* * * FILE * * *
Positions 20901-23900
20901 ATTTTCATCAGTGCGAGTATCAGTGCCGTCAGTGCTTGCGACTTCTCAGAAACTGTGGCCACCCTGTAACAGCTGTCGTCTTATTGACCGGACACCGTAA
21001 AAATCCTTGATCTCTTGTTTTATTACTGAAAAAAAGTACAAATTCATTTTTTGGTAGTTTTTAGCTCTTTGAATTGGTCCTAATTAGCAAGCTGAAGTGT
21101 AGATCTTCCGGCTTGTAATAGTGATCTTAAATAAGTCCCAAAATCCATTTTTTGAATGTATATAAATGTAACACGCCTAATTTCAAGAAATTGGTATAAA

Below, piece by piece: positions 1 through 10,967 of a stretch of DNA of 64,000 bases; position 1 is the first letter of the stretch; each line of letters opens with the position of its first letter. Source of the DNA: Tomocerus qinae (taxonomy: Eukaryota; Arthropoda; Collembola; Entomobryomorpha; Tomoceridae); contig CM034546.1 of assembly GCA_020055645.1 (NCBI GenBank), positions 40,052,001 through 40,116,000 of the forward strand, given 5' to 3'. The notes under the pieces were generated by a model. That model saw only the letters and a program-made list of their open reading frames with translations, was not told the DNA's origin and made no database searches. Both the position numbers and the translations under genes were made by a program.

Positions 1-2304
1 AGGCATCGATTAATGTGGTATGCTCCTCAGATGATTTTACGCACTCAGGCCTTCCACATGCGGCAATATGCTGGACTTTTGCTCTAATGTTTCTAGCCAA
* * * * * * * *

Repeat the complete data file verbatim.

Positions 20901-23900
20901 ATTTTCATCAGTGCGAGTATCAGTGCCGTCAGTGCTTGCGACTTCTCAGAAACTGTGGCCACCCTGTAACAGCTGTCGTCTTATTGACCGGACACCGTAA
21001 AAATCCTTGATCTCTTGTTTTATTACTGAAAAAAAGTACAAATTCATTTTTTGGTAGTTTTTAGCTCTTTGAATTGGTCCTAATTAGCAAGCTGAAGTGT
21101 AGATCTTCCGGCTTGTAATAGTGATCTTAAATAAGTCCCAAAATCCATTTTTTGAATGTATATAAATGTAACACGCCTAATTTCAAGAAATTGGTATAAA

Below, piece by piece: positions 1 through 10,967 of a stretch of DNA of 64,000 bases; position 1 is the first letter of the stretch; each line of letters opens with the position of its first letter. Source of the DNA: Tomocerus qinae (taxonomy: Eukaryota; Arthropoda; Collembola; Entomobryomorpha; Tomoceridae); contig CM034546.1 of assembly GCA_020055645.1 (NCBI GenBank), positions 40,052,001 through 40,116,000 of the forward strand, given 5' to 3'. The notes under the pieces were generated by a model. That model saw only the letters and a program-made list of their open reading frames with translations, was not told the DNA's origin and made no database searches. Both the position numbers and the translations under genes were made by a program.

Positions 1-2304
1 AGGCATCGATTAATGTGGTATGCTCCTCAGATGATTTTACGCACTCAGGCCTTCCACATGCGGCAATATGCTGGACTTTTGCTCTAATGTTTCTAGCCAA